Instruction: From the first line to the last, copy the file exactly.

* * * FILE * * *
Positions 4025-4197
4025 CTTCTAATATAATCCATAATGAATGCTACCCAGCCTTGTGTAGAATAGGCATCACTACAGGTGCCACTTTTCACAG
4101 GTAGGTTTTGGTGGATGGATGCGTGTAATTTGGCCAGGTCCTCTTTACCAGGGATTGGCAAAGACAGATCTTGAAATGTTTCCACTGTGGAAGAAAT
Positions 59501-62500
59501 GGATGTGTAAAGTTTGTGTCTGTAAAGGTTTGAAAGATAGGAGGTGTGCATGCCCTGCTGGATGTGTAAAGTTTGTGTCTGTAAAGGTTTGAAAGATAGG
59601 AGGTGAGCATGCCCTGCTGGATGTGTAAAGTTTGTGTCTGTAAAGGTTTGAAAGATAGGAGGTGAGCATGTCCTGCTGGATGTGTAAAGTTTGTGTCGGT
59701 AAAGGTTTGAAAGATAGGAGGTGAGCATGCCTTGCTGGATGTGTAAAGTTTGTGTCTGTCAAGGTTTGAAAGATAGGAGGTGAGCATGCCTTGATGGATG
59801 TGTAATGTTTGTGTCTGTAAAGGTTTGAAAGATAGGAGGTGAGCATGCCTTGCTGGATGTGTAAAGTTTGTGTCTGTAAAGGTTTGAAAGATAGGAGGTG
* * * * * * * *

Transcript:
Positions 4025-4197
4025 CTTCTAATATAATCCATAATGAATGCTACCCAGCCTTGTGTAGAATAGGCATCACTACAGGTGCCACTTTTCACAG
4101 GTAGGTTTTGGTGGATGGATGCGTGTAATTTGGCCAGGTCCTCTTTACCAGGGATTGGCAAAGACAGATCTTGAAATGTTTCCACTGTGGAAGAAAT
Positions 59501-62500
59501 GGATGTGTAAAGTTTGTGTCTGTAAAGGTTTGAAAGATAGGAGGTGTGCATGCCCTGCTGGATGTGTAAAGTTTGTGTCTGTAAAGGTTTGAAAGATAGG
59601 AGGTGAGCATGCCCTGCTGGATGTGTAAAGTTTGTGTCTGTAAAGGTTTGAAAGATAGGAGGTGAGCATGTCCTGCTGGATGTGTAAAGTTTGTGTCGGT
59701 AAAGGTTTGAAAGATAGGAGGTGAGCATGCCTTGCTGGATGTGTAAAGTTTGTGTCTGTCAAGGTTTGAAAGATAGGAGGTGAGCATGCCTTGATGGATG
59801 TGTAATGTTTGTGTCTGTAAAGGTTTGAAAGATAGGAGGTGAGCATGCCTTGCTGGATGTGTAAAGTTTGTGTCTGTAAAGGTTTGAAAGATAGGAGGTG